She’ll face challenges from Leslie Guenther (the 2014 Maine Women’s Amateur champ from Norway Country Club), Kris Kannegieser (the Martindale CC golfer who shot a 72 at Biddeford-Saco), Falmouth’s Brandes and 16-year-old Bailey Plourde (the Lincoln Academy senior who won the girls’ junior amateur last week).

Missing will be Emily Bouchard, a two-time women’s amateur champ who finished second last year. She works now an air traffic controller and won’t play in the tournament.

“Staci is a very good golfer and will certainly be tough to beat there,” said Kannegieser. “She’s tough to beat anywhere. But there are a lot of good players this year. Staci may be the cream of the crop, but there are a lot of really good golfers in the state.”

Brandes said there may be a surprise, like Creech last year. “There’s always that possibility that a young kid or a college student can come in and have a nice game,” she said. “No one saw Staci coming. Look, sometimes it’s that player that you don’t know about that has a nice couple of rounds.”

Creech said the pressure to repeat won’t be a factor.

“I try not to put any pressure on myself,” she said. “Golf is a game of ups and downs. Hopefully I’m on an up. I try to put golf in perspective. I see this as a great opportunity but there is no need to put any pressure on myself.

“If I win or lose, it’s not going to change how things are going or how grateful I am for all the things in my life.”


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Olympic notebook: Australians won’t move into Rio village yet Mon, 25 Jul 2016 03:32:37 +0000 RIO DE JANEIRO — The head of Australia’s delegation said Sunday its 700 athletes and staff would not move into rooms at the Rio de Janeiro Olympics for at least two days, citing electrical and plumbing problems in the sprawling Athletes Village less than two weeks before the start of the troubled South American games.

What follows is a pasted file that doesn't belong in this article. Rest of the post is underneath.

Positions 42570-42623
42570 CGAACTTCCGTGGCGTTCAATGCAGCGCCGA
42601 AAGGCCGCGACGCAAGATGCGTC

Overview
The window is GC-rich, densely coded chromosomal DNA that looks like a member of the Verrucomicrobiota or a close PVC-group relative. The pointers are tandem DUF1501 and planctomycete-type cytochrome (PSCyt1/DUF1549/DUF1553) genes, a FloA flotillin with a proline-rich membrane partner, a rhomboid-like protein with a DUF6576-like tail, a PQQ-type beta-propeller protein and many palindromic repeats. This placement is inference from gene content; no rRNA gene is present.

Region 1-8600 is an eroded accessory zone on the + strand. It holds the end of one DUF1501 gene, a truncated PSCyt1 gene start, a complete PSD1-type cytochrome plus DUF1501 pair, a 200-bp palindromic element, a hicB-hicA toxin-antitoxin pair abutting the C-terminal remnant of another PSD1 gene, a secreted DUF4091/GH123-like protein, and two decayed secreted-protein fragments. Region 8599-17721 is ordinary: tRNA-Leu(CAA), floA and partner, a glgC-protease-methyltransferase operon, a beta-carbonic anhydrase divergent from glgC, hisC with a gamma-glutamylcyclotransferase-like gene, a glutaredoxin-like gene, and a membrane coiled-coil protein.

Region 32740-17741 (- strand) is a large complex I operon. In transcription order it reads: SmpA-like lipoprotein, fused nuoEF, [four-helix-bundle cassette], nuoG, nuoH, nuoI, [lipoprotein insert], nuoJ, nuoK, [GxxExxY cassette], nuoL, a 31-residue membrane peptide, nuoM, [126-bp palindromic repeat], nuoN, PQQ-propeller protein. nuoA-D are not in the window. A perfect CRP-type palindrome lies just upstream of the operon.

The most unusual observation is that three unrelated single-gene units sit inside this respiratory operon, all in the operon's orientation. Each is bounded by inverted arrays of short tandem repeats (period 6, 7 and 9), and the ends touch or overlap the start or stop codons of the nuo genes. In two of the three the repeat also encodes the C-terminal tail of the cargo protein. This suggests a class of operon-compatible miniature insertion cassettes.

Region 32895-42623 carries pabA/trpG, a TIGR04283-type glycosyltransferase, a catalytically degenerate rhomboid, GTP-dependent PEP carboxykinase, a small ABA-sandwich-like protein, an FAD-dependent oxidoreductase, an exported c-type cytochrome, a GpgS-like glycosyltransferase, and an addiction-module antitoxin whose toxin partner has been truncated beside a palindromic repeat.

“Electricity and water is not a good combination,” Kitty Chiller, the head of the Australian delegation, told reporters.

She said this was her fifth Olympics, and she came down hard on village preparations.

“I have never experienced a village in this state – or lack of state – of readiness at this point in time,” she said.

Australia’s protest came as the 31-building village, which will house 18,000 athletes and officials at the height of the games, opened officially on Sunday. It was not clear how many athletes were housed in the village on the first day.

This is the latest problem for the games, which have been hit by the Zika virus, security threats, water pollution and severe budget cuts.

Chiller and Australian team spokesman Mike Tancred described a wide array of plumbing, electrical and cleaning issues. Tancred said 10 of the 31 buildings were determined to be inhabitable.

OLYMPIC TORCH: A man was wrestled to the ground and detained Saturday after he tried to steal the Olympic torch as it passed through the Brazilian town of Guarulhos.

In the video on news portal G1, the unidentified man is seen trying to break through the line of security guards accompanying the torch bearer at the 40-kilometer mark of the parade in Sao Paulo state. The man was taken away and the torch bearer continued the run.

MEN’S BASKETBALL: Kevin Durant scored 19 points, Klay Thompson added 17 and the U.S. rolled to a second straight blowout exhibition victory, 106-57 over China, in Los Angeles.

DeMar DeRozan scored 13 points in his hometown, and DeMarcus Cousins had 12 points and seven rebounds in another impressive performance to open the Americans’ pre-Olympic tour.

While they’re still learning their teammates’ tendencies and solidifying player rotations, the newly assembled U.S. players looked remarkably cohesive for long stretches against an overmatched opponent with no current NBA players.

Los Angeles Clippers center DeAndre Jordan scored 12 points and led a strong defensive effort with three blocks for the Americans.

After opening its showcase tour by trouncing Argentina in Las Vegas on Friday, the U.S. posted another rout at a packed Staples Center.

The Americans haven’t lost a game since the 2006 world championships. They’re 47-1 in exhibitions since NBA stars took over the roster in 1992, going undefeated since 2004.

Jordan got the exhibition off to a rousing start with a blocked shot on China’s first possession and an alley-oop dunk on the other end.